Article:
In Gaza, the month-long conflict – currently in a fragile ceasefire – has claimed close to 1,900 lives, nearly 400 of them children. About 485,000 people are internally displaced – including five members of our staff.
One of them is Marwa Abu Odeh, a project coordinator at Transparency International Palestine’s office in Gaza. Marwa manages a social accountability project, Tajaawob (Response), which aims to engage communities at a grassroots level with decision-makers.
The project, run in partnership with organisations such as BBC Media Action, Muftah and Oxfam, has formed a local citizens’ committee comprised mostly of young people, who monitor the delivery and implementation of social services to economically disadvantaged areas in Gaza.
Over the past month, all activities at our Gaza office have ceased and staff have been taking shelter in their homes. We conducted the interview with Marwa on 30 July before the current ceasefire and followed up on 6 August during the 72-hour ceasefire.
What has it been like for you in the past few weeks?
I don’t move or leave my brother’s house. We wait for water or electricity. There’s nothing to do, we are bunkered down in our homes or what’s left of them and then we go through the daily rounds of calling and checking up on our family and friends. We haven’t had electricity for five days, but luckily my brother has a generator that we turn on only once a day between 10-11:00pm to charge our phones and watch the latest reports.
Can you give us a chronology of events of how this conflict has affected you?
On 18 July we heard lots of loud gunfire on our street, which is named after our family Abu Odeh, in the centre of Beit Hanoun. At first we stayed in the apartment, but by 3:30am the strikes began and we were extremely afraid – especially of the flechettes (dart-spraying bombs) dropping on our suburb. My family and I started running towards Beit Hanoun hospital, we just wanted to be in a public space, thinking there wouldn’t be strikes there, staying from 4:30am to 6:00am. But they started bombing the children’s wing of the hospital so we kept on running.
My elder sister was dragging her disabled children as we ran toward the UNRWA (UN Relief and Works Agency) school, which is about 2 kilometres away from the hospital. Buildings were being struck everywhere as we were ducking from the haphazard firing. All I remember is people running everywhere. From Beit Hanoun, with a population of about 48,000, we finally made it to my brother’s house at 4:00pm. The journey normally takes 15 minutes by car, but we had to be cautious in avoiding the continuous strikes.
Some of my large extended family stayed at the UNRWA school in Beit Hanoun, about 500 of them, and about a week ago we heard news of fresh strikes on the school. It was an unexpected shelling where they hit children playing in the school yard – it killed 16 people, including my cousin Awad Abu Odeh, 43. His four-year-old daughter escaped with serious injuries. I have had another cousin killed, Alaa, when he was outside on the street.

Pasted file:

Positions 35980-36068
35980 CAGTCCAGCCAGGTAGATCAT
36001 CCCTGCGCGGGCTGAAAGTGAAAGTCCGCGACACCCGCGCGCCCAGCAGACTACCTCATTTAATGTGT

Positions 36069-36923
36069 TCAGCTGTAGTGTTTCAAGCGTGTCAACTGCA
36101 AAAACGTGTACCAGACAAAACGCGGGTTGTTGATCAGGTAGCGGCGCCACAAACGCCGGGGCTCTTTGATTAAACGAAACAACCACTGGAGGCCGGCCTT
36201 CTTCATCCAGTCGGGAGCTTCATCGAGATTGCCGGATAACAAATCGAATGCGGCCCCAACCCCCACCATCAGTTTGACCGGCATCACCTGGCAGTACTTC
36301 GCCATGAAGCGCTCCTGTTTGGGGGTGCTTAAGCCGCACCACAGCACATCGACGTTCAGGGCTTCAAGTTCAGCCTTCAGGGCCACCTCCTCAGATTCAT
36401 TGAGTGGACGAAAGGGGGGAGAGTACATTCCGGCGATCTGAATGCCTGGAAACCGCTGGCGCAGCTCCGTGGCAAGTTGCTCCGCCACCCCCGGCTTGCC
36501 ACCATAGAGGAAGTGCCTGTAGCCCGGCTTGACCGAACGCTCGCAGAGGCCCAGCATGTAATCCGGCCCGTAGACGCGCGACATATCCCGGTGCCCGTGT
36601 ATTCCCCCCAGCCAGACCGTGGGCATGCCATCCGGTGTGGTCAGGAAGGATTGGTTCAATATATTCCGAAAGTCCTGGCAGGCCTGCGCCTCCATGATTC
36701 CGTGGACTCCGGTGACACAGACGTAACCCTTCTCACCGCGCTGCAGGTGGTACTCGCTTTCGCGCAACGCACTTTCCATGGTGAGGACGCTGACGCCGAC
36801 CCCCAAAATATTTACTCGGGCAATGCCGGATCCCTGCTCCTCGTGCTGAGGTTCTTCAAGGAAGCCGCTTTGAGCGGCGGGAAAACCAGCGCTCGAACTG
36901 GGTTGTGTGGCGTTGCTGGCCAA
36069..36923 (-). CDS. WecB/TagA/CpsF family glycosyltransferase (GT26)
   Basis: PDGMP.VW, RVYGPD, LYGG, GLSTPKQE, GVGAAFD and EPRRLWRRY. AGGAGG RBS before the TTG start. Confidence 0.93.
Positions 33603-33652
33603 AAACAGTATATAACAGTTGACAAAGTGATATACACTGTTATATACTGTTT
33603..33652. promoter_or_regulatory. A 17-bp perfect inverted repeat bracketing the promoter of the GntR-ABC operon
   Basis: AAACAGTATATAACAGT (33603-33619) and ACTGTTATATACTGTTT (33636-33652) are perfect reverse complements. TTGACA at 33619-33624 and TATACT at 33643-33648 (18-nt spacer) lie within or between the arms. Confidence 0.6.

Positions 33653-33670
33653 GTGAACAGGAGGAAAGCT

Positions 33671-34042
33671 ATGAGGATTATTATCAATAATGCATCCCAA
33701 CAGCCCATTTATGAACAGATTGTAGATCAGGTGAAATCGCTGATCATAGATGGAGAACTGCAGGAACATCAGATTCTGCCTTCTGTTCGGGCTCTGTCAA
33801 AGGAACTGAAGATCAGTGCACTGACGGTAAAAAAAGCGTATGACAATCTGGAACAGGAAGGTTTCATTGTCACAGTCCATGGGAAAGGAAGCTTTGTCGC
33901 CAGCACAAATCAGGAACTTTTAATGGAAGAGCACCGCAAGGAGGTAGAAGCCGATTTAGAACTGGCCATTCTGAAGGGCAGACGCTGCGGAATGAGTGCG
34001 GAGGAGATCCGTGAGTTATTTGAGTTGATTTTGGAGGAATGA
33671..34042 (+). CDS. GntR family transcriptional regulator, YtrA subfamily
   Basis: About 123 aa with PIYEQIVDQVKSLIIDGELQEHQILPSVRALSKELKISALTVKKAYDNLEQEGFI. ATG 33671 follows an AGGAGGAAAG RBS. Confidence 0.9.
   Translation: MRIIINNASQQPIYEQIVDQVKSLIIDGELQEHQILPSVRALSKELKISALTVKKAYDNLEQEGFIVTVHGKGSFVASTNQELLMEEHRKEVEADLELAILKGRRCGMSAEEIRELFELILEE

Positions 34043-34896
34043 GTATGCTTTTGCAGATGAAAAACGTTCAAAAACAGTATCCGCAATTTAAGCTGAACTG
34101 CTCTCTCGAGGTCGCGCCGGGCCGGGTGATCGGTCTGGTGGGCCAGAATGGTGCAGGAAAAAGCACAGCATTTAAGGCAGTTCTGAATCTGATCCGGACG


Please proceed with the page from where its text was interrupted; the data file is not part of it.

How did you find out about these deaths in your family?
The radio announces the names of the dead daily.
What do you foresee in the coming days?
This has been the worst war. Every three years a new assault begins and we pay the price. I feel depressed. I seriously do not know what to expect because we are tired of the siege. We want a lasting solution. If UNRWA, a UN body, is still being hit, then what hope do we have? Where are we going to go – we cannot throw ourselves in the sea.
My family and I, about a week ago, returned to recover and look for any possessions from the rubble site where our building used to stand and the stench was unbearable from rotting bodies. I saw corpses, or parts of them, being pulled out by the Red Cross workers and it broke me.
This is just my story, and I feel lucky so far, but it is repeated all over Gaza in Shujaiya, Beit Lahiya, Rafah and Khan Younes. There are no expectations, only hopes for a life of dignity.
How are you and your colleagues feeling about not being able to continue your work?
Right before the conflict, we were finalising the strategic plan for Taajawob. We had conducted a series of trainings for the citizens’ committee members and drew up codes of conduct that were to be shared in a public meeting with citizens to inform them of their rights. Now that there’s a lull in the military strikes, I have been able to see my colleagues and see if the office is still standing.
We went and tried to comfort our colleague Rami who has tragically lost eight members of his family including his father, mother and sister. It was heartbreaking and sad to see him in such a state. The sadness is always there.
We meet at 11:00am for a couple of hours and are already planning to provide psychosocial programmes for the thousands of children that need it after this conflict ends.